A couple of months ago in the last fading rays of summer light, I made a resolution to maintain my summer cardio fitness levels year-round. No more excuses of evenings getting dark too soon, or Christmas festivities getting in the way, this year I was going to make sure I stayed at peak, all-round fitness 365 days a year. And in that spirit, I signed up for the Osteoporosis Society 10km Run in Hyde Park, London.
Arriving fairly early on Saturday, I suddenly realised that this was a race for runners. Serious runners. Part of the reason for choosing this race was the modest entry price (GBP 25) and optional fundraising. On one hand, it meant they didn’t have the budget for music, multiple water stations, etc like the large-scale running events, but for serious athletes looking to improve their PB, it attracted like-minded runners with similar motivation. As someone who fell somewhat in the middle, I tried not to look too out of place as we went through the warm-up.
It seemed Mother Nature took notice of my self-consciousness, because at that moment a bird flew overhead and took a giant, diarrhoea-induced shit down the front of my coat. A white coat. Literally covering my front and arms, five minutes before the race.
Refusing to let it get me down, I took my place around the 60 minute-mark with gritted teeth and focused on what lay ahead.
The trail skirted along the lake, before veering off towards the right and into the fields. Kilometres three and four had some small hilly sections, and the last kilometre was almost all downhill on a shaded avenue. The 10k runners had to go round the route twice, but with a host of friendly marshals cheering, handing out water, evening singing and playing guitar, not to mention the beautiful scenery, the run was a breeze.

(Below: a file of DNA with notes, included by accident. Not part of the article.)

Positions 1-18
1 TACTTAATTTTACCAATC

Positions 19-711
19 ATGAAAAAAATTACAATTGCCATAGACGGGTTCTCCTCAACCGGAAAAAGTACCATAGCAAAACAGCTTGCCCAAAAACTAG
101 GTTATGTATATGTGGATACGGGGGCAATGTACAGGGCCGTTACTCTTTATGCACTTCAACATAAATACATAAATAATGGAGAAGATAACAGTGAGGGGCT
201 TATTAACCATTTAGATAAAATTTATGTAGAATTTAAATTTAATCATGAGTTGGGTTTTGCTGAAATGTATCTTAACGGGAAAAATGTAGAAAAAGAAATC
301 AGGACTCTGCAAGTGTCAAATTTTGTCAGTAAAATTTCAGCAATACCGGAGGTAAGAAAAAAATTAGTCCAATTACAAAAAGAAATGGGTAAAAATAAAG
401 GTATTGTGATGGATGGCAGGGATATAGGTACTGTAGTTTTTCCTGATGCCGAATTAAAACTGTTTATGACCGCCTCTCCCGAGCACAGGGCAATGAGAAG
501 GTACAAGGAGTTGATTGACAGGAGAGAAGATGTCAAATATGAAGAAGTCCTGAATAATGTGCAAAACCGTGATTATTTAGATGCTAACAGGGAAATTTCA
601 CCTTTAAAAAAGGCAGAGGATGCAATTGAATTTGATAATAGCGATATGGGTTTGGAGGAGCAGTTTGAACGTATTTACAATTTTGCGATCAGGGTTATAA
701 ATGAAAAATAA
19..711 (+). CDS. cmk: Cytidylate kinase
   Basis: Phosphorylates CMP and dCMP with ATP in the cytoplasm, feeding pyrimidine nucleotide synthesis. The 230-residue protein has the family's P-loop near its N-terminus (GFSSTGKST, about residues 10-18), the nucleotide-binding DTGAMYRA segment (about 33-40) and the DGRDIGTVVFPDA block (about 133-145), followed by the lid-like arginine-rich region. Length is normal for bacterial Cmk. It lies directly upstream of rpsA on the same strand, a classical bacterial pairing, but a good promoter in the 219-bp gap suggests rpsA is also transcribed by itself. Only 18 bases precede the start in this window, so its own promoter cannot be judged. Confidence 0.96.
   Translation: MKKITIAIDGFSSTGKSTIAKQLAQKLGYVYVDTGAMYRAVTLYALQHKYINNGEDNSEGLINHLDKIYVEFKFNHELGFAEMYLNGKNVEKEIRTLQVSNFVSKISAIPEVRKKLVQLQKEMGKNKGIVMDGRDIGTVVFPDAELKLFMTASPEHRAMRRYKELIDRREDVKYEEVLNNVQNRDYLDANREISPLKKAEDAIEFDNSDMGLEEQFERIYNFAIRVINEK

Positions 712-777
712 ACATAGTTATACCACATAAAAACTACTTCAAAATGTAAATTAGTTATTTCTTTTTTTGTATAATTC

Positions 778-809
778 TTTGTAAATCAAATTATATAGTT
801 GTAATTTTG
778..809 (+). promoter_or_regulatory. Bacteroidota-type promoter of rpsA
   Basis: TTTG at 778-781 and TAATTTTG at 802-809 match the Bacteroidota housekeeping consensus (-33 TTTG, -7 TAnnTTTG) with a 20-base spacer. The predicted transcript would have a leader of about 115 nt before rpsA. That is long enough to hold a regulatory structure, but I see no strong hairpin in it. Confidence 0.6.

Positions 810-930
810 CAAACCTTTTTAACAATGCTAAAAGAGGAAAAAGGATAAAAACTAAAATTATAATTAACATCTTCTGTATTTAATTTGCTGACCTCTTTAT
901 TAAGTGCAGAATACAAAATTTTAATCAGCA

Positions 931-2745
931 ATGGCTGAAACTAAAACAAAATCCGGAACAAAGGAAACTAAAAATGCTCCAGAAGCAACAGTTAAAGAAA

Until the finishing line. Having caught up with the 55-minute marker, I was determined to beat it and made the unwise decision to sprint the last two kilometres. As I crept up the finishing line, so did the water/jelly babies in my stomach towards the surface. Should I slow down and stave the projectile chundering? Given my stomach wasn’t slowing down with my legs, I decided to take the chance and continue at top speed. And so I flew, and as I crossed the finishing line, so did the contents of my stomach. Of course, all this was captured by the photographer, because bodily fluids seemed to be the running theme for that morning.
Of course, I managed to get a time of 54:53 and spend a beautiful morning around Hyde Park, so that’s all that matters, right?
Overall, if you’re looking for an inexpensive run to beat your PB, the Osteoporosis Society’s 10K Hyde Park Run is an excellent choice. With a relatively flat/downhill course, friendly marshals, and fellow runners that will motivate you to work harder, this running event is a winner for intermediate runners or those looking for running events to train for longer races.